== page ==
- 04 Feb 21
Described as "celestial" by Liam Gallagher, ‘Hot For 2021’ Irish artist Lucy Gaffney has emerged as one of the country’s most promising indie-pop prospects. She reflects on her early days busking in Belfast; going solo; and drawing inspiration from Sinéad O’Connor.
From out of the ashes of her acclaimed alt-rock sibling duo MMODE, Lucy Gaffney has emerged as one of Ireland’s brightest new solo artists, with a lushly textured dream-pop sound that harks back to the best of the '90s indie icons. Of course, the political/social/economic/cultural volatility of 2021 is by no means the ideal environment to launch a solo career – but Lucy’s first two singles, ‘Can’t Escape’ and ‘Send Me Away’, have resonated powerfully with her rapidly-growing fanbase.
“At the beginning of lockdown, I was apprehensive about coming out as a new act, and trying to make it work,” she tells me. “But the timing ended up working out well for me. We were all in this really weird situation, but it felt like everyone was embracing music and creativity.”
Social media has also proved crucial to her solo success – allowing her to engage with fans from afar, despite the lack of gigs.
“I had to figure all of that out,” she reveals. “Apart from posting the odd photo, I’m definitely not in that world. But it was good for me to get to grips with doing the online gigs and the livestreams. I actually feel like I’ve gotten better at performing, just from having to do it on my phone. There’s something a little bit scarier about it!”
It was through this online activity that her voice ultimately reached Liam Gallagher – who described her cover of Oasis’ ‘Songbird’ as “celestial”.
“I don’t even play covers that often, but that’s one Oasis song that I’ve always really loved – I think because it’s quite Beatles-y,” Lucy reflects. “I just stuck it up on Twitter, and within a couple of hours I had a fan messaging me, telling me that Liam had commented on it. I was like, ‘Wait, what?!’”
Although she was raised in Belfast, Lucy has been based in Liverpool in recent years – working in the city’s iconic Parr Street Studios with James Skelly on her first two singles. Skelly, who she first met while touring with his band The Coral, was a crucial force behind her evolution into a solo artist.
“I was coming out of a different band, where it was really veering towards me just being the lead singer,” she explains. “James Skelly was like, ‘These songs are really good. Have you recorded any of them?’ So me and the band went into the studio with him, and what we did felt more like a solo project. I decided that’s the way it should go, and James helped develop it – along with my brother. It just fell into place, and we went with it.”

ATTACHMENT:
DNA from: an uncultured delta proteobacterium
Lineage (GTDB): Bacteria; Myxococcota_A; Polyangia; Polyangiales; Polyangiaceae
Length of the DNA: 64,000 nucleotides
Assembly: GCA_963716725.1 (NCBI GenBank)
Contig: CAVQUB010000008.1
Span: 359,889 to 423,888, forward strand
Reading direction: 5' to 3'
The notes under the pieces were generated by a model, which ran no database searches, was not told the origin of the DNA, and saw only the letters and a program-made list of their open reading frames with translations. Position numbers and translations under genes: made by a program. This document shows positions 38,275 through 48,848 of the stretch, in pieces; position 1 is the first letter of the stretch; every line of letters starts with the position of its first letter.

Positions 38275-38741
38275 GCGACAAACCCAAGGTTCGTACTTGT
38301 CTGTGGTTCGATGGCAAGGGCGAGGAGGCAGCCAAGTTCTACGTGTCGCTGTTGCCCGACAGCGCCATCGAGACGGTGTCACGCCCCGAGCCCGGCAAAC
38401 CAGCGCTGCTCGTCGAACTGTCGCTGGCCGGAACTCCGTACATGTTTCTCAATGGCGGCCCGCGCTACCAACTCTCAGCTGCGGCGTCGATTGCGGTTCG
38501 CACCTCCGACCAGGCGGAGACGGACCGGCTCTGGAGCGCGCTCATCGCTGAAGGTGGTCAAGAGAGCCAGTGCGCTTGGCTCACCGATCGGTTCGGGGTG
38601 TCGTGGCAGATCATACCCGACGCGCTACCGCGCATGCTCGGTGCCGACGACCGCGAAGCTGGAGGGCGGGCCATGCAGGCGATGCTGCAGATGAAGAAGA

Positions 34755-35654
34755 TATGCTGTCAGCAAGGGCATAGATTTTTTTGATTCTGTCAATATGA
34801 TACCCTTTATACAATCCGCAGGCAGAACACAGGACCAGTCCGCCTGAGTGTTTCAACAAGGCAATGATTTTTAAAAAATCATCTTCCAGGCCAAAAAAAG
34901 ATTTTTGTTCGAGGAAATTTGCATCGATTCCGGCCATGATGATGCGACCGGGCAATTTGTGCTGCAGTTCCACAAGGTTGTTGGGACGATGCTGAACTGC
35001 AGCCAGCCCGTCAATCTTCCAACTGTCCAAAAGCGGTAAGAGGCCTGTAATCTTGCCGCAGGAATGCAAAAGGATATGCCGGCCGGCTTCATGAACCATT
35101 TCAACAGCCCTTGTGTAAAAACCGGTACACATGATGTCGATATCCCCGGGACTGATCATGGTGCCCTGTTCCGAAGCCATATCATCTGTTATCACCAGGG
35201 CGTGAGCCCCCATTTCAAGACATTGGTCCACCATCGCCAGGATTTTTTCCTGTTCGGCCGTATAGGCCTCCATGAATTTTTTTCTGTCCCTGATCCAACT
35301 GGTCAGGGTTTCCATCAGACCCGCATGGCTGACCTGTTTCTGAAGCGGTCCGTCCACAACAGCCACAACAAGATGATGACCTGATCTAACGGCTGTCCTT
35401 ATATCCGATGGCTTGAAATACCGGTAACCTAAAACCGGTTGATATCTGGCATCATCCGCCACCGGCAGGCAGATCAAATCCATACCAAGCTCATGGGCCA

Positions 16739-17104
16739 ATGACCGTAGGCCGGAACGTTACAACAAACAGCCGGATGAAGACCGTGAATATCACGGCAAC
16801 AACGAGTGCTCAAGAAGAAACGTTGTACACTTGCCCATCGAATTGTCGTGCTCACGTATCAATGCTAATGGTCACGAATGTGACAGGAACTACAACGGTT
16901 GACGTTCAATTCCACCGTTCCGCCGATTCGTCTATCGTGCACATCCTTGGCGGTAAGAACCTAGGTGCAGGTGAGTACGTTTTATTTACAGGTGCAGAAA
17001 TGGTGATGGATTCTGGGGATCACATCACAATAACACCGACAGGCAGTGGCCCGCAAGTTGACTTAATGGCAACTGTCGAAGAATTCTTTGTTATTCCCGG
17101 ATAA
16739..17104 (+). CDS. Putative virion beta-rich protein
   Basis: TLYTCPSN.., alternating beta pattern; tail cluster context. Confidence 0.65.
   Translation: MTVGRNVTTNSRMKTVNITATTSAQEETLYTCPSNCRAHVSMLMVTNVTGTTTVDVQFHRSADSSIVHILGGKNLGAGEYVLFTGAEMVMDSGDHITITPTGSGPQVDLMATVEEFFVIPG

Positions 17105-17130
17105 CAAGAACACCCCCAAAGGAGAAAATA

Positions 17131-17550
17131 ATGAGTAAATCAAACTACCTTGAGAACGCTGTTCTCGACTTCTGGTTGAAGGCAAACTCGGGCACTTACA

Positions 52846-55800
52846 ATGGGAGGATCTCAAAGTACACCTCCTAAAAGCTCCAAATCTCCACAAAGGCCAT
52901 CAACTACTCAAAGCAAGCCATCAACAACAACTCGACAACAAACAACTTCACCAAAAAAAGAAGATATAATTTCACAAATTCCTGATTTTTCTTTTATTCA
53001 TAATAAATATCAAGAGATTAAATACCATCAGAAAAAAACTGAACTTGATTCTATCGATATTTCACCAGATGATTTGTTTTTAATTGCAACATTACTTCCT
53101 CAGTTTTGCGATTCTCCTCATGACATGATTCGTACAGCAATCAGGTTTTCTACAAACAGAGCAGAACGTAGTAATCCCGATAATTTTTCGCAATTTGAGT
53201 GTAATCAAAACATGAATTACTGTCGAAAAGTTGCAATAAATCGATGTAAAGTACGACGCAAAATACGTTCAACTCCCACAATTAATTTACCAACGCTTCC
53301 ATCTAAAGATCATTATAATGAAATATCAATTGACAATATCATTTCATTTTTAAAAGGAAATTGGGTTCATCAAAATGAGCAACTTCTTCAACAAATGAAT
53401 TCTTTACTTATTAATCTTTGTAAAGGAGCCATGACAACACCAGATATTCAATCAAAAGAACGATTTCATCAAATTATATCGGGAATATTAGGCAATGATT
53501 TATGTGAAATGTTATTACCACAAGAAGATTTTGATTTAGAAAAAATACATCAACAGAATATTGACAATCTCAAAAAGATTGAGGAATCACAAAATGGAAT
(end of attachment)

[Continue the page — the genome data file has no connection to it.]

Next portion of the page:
As Lucy went solo, so did her brother and collaborator Thom Southern – who released two lauded singles ‘Shivers’ and ‘Perfect Someone’ in 2020, as well as a stunning reimagining of Billie Eilish’s ‘everything i ever wanted’.
“We work so closely together all the time, and we have done for years,” Lucy says. “We first started when Thom got a guitar, and we used to busk in Belfast. I used to sing harmonies with him. We never really did covers – we just started writing our own ambient sort of songs, and they always went quite leftfield. From that, we grew as songwriters together.”
Despite having spent a good deal of their early career on the other side of the Irish Sea, both siblings remain deeply connected to the scene on these shores – with Lucy performing a live-streamed gig from The Workman’s Club in Dublin over Christmas.
“”I’ve been travelling around for years, but because of the lockdown I moved home,” Lucy reveals. “I haven’t spent this much time in Ireland in a while, just staying put. Our family were all from Belfast originally, but then everyone moved to Dublin after the Troubles. I’d love to be based in Dublin in the future.
“Irish music has always been really strong, but especially so at the minute – when you see how Fontaines D.C. have just taken over,” she continues. “I know I’m biased, but I feel like Irish acts have this really pure kind of talent. It goes back to Phil Lynott, and then U2. There’s always been very classic songwriting here – I suppose because there’s so much literature. You can’t get away from it. It’s in our blood.”
Placing her within this legacy of Irish talent, Lucy’s already been compared to the likes of Sinéad O’Connor.
“Sinéad O’Connor is amazing,” she enthuses. “Her track ‘Mandinka’ really inspired a lot of my new songs that haven’t come out yet. I first heard that when I was listening to Cillian Murphy’s show on BBC Radio 6 Music. I remember thinking, ‘Oh my God, why have I never heard this track?’ She’s got a great energy to her, and a bit of spunk, which I like.”
You can expect some of those Sinéad-inspired tracks in the months ahead – as Lucy reveals that she hasn’t been resting on her laurels over lockdown.
“I’ve got quite a lot to come out this year,” she says. “I was fairly busy towards the end of last year – working with a producer in LA, and a producer in England. I’m also writing some stuff with Bill Ryder-Jones at the minute. I should be releasing my next single and an EP in March. So it’s been a pretty busy year, in a weird way!”
•‘Send Me Away’ is out now
Order the Hot Press Hot For 2021 Special Issue below: